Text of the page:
Giant tabular icebergs are surrounded by ice floe drift in Vincennes Bay on January 11, 2008 in the Australian Antarctic Territory.
Credit: Torsten Blackwood

A breakthrough study published in Nature today attributes the melting of Antarctica's huge ice shelves to warmer ocean waters underneath them, findings that could mean sea levels will rise more quickly than previously thought, according to the Associated Press

Scientists had been mystified by the rapidly-melting ice shelves, some theorizing that the culprit was warmer air temptures believed tied to global warming, said AP.

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The study identified a total of 20 ice shelves being melted by warmer waters below them. Glaciologist and study co-author Hamish Pritchard told AP that sea temperature are rising due to a variety of weather factors ranging from wind changes to restive currents to the effects of greenhouse gases.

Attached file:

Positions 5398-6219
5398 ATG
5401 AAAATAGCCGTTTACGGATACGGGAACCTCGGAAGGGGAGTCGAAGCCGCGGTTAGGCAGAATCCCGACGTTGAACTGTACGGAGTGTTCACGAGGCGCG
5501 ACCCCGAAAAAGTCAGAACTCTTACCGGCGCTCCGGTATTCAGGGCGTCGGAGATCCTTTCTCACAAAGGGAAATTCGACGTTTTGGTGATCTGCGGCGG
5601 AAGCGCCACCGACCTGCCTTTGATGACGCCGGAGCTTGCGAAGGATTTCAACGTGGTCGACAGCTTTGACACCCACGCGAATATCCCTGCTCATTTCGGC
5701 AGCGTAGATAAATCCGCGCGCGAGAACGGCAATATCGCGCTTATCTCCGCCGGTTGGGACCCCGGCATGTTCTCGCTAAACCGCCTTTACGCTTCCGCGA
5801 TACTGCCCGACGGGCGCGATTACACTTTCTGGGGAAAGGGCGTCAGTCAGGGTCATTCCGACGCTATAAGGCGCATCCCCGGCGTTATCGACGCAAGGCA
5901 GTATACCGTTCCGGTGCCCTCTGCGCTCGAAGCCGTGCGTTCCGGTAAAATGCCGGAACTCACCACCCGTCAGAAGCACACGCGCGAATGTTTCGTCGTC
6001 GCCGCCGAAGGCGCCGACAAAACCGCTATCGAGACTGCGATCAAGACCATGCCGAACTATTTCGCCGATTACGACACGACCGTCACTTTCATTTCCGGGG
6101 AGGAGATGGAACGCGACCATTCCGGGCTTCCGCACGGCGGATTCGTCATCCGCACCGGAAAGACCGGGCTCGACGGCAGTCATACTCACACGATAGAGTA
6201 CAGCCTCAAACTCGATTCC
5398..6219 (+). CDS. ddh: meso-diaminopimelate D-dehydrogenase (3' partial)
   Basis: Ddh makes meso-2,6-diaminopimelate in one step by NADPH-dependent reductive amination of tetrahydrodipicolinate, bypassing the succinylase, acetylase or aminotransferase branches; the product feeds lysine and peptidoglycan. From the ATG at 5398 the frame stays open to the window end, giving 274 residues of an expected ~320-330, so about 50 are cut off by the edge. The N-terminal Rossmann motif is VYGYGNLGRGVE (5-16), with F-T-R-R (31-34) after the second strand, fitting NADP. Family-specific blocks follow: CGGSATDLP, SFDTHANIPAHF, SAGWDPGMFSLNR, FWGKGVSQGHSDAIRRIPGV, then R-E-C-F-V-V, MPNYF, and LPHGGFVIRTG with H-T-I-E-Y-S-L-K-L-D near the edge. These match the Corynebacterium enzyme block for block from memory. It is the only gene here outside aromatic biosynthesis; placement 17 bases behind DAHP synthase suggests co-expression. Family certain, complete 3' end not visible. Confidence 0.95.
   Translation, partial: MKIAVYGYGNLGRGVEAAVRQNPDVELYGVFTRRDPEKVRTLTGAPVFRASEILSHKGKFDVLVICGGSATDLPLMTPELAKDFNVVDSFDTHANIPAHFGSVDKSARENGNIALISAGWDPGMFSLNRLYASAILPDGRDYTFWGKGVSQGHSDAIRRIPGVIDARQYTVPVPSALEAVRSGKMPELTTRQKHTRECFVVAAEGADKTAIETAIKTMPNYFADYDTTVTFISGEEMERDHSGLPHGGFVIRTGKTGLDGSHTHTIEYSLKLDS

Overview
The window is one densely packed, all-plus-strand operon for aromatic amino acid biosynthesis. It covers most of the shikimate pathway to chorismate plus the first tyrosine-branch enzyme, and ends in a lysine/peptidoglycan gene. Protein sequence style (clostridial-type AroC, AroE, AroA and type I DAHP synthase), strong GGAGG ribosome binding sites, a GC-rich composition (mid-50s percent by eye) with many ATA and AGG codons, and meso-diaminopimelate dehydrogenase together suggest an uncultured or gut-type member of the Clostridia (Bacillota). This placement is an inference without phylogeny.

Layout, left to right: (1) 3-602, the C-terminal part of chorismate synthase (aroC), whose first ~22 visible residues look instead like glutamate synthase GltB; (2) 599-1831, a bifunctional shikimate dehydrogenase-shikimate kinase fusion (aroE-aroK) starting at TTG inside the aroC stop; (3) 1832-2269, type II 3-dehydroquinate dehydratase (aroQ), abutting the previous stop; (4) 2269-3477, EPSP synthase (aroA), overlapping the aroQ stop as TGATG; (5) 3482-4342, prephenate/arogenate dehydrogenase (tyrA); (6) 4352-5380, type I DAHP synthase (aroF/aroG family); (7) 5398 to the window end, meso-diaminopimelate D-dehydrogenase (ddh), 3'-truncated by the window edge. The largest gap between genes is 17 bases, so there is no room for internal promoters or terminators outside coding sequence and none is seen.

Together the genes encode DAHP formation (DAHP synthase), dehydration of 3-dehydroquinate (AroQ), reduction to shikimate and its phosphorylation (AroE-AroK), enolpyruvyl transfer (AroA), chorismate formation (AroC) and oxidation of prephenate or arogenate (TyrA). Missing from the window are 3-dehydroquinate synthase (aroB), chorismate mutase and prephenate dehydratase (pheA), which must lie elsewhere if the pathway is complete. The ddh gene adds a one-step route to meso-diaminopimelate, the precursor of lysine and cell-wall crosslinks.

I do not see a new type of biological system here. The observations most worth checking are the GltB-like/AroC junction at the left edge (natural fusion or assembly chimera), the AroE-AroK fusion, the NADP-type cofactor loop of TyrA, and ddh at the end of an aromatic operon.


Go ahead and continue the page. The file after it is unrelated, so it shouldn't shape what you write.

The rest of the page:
Pritchard described the ice sheets "highly sensitive" to environmental changes, which may help explain why as much as 23 feet of ice is disappearing from Antarctica's western side per year, according to AP

BBC said the project tracked a total of 54 Antarctic ice shelves between 2003 and 2008. 

Researchers used a special satellite laser attached to NASA's Icesat spacecraft to closely monitor changes in ice shelves, said BBC.

The team's work is a part of the European Union-funded program ice2sea, which focuses on sea level changes in Greenland and Antarctica. The project is expected to publish its projections for this century and the next within the year, said BBC

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